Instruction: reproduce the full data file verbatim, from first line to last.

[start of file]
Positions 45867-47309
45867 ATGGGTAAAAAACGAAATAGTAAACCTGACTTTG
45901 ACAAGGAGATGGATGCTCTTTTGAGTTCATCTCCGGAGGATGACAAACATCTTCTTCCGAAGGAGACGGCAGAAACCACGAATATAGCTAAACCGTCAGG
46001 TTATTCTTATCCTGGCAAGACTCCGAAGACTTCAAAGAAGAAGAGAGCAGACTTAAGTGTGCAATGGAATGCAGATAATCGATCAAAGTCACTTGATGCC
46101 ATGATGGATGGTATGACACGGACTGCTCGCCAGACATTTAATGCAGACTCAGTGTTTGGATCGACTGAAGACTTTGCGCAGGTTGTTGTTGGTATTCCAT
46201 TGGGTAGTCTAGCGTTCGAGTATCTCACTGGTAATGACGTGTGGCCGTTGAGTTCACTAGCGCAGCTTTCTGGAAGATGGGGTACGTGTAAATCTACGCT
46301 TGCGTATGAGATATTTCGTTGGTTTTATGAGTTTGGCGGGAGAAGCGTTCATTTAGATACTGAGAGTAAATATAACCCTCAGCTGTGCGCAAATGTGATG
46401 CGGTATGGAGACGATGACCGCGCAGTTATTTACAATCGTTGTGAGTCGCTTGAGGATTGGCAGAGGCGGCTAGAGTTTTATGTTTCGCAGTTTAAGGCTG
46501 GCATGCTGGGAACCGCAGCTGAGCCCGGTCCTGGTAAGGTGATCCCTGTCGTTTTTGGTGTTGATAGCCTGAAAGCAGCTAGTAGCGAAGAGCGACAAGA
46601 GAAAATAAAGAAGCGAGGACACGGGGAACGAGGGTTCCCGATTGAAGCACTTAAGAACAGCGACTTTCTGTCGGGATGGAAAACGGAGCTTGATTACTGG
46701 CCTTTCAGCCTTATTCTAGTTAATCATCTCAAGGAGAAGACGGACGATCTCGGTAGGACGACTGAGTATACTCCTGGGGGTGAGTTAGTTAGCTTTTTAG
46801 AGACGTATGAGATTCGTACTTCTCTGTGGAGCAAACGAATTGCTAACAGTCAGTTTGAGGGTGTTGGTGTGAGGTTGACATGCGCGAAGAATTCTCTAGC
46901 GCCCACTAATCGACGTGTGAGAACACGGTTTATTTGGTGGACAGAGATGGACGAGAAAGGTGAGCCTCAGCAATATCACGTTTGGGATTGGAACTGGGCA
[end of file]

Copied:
Positions 45867-47309
45867 ATGGGTAAAAAACGAAATAGTAAACCTGACTTTG
45901 ACAAGGAGATGGATGCTCTTTTGAGTTCATCTCCGGAGGATGACAAACATCTTCTTCCGAAGGAGACGGCAGAAACCACGAATATAGCTAAACCGTCAGG
46001 TTATTCTTATCCTGGCAAGACTCCGAAGACTTCAAAGAAGAAGAGAGCAGACTTAAGTGTGCAATGGAATGCAGATAATCGATCAAAGTCACTTGATGCC
46101 ATGATGGATGGTATGACACGGACTGCTCGCCAGACATTTAATGCAGACTCAGTGTTTGGATCGACTGAAGACTTTGCGCAGGTTGTTGTTGGTATTCCAT
46201 TGGGTAGTCTAGCGTTCGAGTATCTCACTGGTAATGACGTGTGGCCGTTGAGTTCACTAGCGCAGCTTTCTGGAAGATGGGGTACGTGTAAATCTACGCT
46301 TGCGTATGAGATATTTCGTTGGTTTTATGAGTTTGGCGGGAGAAGCGTTCATTTAGATACTGAGAGTAAATATAACCCTCAGCTGTGCGCAAATGTGATG
46401 CGGTATGGAGACGATGACCGCGCAGTTATTTACAATCGTTGTGAGTCGCTTGAGGATTGGCAGAGGCGGCTAGAGTTTTATGTTTCGCAGTTTAAGGCTG
46501 GCATGCTGGGAACCGCAGCTGAGCCCGGTCCTGGTAAGGTGATCCCTGTCGTTTTTGGTGTTGATAGCCTGAAAGCAGCTAGTAGCGAAGAGCGACAAGA
46601 GAAAATAAAGAAGCGAGGACACGGGGAACGAGGGTTCCCGATTGAAGCACTTAAGAACAGCGACTTTCTGTCGGGATGGAAAACGGAGCTTGATTACTGG
46701 CCTTTCAGCCTTATTCTAGTTAATCATCTCAAGGAGAAGACGGACGATCTCGGTAGGACGACTGAGTATACTCCTGGGGGTGAGTTAGTTAGCTTTTTAG
46801 AGACGTATGAGATTCGTACTTCTCTGTGGAGCAAACGAATTGCTAACAGTCAGTTTGAGGGTGTTGGTGTGAGGTTGACATGCGCGAAGAATTCTCTAGC
46901 GCCCACTAATCGACGTGTGAGAACACGGTTTATTTGGTGGACAGAGATGGACGAGAAAGGTGAGCCTCAGCAATATCACGTTTGGGATTGGAACTGGGCA